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Animal Health Plan Would Impact Scottish Farmers

by 5m Editor
3 July 2009, at 9:59am

SCOTLAND, UK - The National Farmers Union of Scotland is asking policymakers to consider how the new animal health plan will impact Scottish farmers.

NFU Scotland, in its response to a Department for the Environment, Food and Rural Affairs (Defra) consultation on the creation of an Independent Body for Animal Health in England, has urged policymakers to take the impact on Scottish livestock farmers into consideration.

In a week when the 10th anniversary of devolved powers for Scotland is being marked, the proposed framework for developing and implementing animal health policy within England raises important issues regarding the future health status of Scottish livestock and has cost implications for the devolved countries of the UK. Although policy on animal health and welfare is a devolved matter, Scotland's share of the UK budget has remained stubbornly in Defra's coffers throughout the past decade.

The consultation also confirms Defra's ambition to charge livestock producers in England a disease levy with a view to pursuing cost sharing on animal health measures – a move that NFUS would be fundamentally opposed to if proposed for Scotland.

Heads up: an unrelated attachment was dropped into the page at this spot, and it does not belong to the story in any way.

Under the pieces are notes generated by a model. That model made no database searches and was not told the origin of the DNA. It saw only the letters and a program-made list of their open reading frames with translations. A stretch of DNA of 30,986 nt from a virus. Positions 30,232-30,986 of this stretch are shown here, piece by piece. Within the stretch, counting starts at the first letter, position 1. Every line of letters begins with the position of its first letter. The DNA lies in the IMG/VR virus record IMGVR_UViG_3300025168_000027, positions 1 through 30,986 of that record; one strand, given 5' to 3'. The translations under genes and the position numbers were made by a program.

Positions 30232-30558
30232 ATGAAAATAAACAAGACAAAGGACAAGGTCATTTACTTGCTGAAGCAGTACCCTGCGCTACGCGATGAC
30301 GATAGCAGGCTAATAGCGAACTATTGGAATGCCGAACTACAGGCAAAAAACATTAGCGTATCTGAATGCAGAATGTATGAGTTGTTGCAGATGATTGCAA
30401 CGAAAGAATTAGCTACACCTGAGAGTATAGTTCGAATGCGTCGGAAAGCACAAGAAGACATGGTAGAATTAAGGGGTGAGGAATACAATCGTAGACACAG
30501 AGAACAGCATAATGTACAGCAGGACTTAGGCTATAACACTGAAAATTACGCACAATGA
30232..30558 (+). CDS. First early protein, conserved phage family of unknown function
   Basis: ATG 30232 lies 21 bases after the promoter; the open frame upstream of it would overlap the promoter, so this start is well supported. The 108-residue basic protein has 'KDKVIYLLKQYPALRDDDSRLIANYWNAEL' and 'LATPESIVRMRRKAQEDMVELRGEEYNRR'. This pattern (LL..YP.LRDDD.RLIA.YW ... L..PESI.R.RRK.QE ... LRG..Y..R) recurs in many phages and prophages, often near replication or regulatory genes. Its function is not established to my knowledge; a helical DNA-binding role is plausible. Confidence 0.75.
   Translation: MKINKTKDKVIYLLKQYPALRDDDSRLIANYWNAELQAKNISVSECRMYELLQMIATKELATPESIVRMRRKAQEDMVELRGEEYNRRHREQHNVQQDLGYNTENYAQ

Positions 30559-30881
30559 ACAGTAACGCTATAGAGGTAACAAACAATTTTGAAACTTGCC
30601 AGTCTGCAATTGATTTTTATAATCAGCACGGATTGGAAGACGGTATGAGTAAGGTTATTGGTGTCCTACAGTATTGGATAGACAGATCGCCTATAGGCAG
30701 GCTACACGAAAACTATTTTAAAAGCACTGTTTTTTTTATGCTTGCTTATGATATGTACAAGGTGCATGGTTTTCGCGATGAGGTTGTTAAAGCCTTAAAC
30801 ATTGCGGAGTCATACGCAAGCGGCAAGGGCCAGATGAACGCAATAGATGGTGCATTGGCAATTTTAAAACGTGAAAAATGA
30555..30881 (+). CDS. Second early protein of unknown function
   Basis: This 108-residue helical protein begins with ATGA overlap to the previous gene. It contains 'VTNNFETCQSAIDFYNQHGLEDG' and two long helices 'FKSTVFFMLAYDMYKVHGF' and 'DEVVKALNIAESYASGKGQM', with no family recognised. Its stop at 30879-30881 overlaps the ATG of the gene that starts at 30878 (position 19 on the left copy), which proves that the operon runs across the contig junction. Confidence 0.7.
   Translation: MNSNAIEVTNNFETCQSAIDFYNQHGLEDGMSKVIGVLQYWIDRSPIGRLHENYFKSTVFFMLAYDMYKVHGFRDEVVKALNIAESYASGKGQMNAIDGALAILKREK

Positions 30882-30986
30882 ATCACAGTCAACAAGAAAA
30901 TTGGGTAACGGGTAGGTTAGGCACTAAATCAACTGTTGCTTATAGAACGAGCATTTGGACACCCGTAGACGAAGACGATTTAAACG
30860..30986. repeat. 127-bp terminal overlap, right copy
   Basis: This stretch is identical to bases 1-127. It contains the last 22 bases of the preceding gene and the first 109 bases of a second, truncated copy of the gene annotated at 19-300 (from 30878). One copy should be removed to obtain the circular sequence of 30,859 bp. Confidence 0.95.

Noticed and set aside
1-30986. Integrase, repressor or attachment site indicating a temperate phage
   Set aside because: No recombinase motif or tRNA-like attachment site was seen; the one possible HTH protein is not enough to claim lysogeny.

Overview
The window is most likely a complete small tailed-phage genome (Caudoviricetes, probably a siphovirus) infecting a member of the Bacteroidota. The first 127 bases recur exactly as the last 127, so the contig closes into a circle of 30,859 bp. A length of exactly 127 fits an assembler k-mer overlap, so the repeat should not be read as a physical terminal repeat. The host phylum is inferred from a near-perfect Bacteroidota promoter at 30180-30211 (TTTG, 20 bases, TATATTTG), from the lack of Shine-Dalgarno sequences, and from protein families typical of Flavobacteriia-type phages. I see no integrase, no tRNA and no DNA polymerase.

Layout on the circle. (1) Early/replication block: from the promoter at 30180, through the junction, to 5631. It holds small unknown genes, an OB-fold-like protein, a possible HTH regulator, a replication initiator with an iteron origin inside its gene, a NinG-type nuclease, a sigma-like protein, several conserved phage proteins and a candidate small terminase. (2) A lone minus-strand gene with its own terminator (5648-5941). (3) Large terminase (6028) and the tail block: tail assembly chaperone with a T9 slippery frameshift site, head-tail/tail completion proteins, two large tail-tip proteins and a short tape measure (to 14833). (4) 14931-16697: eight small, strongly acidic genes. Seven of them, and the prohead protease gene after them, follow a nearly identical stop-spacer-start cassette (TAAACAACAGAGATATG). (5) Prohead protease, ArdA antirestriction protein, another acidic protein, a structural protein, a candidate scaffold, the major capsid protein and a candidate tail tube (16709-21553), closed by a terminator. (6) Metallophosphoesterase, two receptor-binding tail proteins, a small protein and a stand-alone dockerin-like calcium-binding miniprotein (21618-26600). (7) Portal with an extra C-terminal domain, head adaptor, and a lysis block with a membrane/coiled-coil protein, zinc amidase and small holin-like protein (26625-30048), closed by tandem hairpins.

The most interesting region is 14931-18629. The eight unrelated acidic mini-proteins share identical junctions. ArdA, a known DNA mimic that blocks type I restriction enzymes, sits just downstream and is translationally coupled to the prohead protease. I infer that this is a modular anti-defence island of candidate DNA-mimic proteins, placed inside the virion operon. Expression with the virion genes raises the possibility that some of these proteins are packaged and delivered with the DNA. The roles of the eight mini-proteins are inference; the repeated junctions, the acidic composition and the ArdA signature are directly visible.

Commenting on NFU Scotland's submission to the consultation, Vice-President Nigel Miller said: "The policy for Animal Health and Welfare is devolved and Scottish stakeholders, working alongside the Scottish Government have made year-on-year improvements in the health and welfare of Scotland's animals since devolution 10 years ago. However, the anomaly that sees policy devolved but budgets retained in Defra must be resolved before the current round of budget cuts bite any deeper. Despite several assurances, the appropriate budget has yet to move from Westminster to Scotland and that money must be transferred prior to any changes being formalised by the current Defra consultation on the creation of a new English Animal Health body.

"NFU Scotland is also against any move towards cost and responsibility sharing with regards to animal health and welfare in Scotland but will properly enter the debate once the European Commission publishes its own proposals on this subject. Accelerating this process to adopt national standards for England, as envisaged by this Defra consultation, has already been ruled out as an option for Scotland by our Cabinet Secretary, Richard Lochhead, and that is to be welcome.

"It is concerning that the relationship between the proposed Independent Body for Animal Health in England and the three devolved administrations in the UK is touched on in the discussions but no consideration has been given to a coordinated approach. Given shared borders and a common interest in properly tackling exotic and endemic diseases, a robust framework to ensure good communication and compatible policy development is required and should be defined at this early stage," Mr Miller said.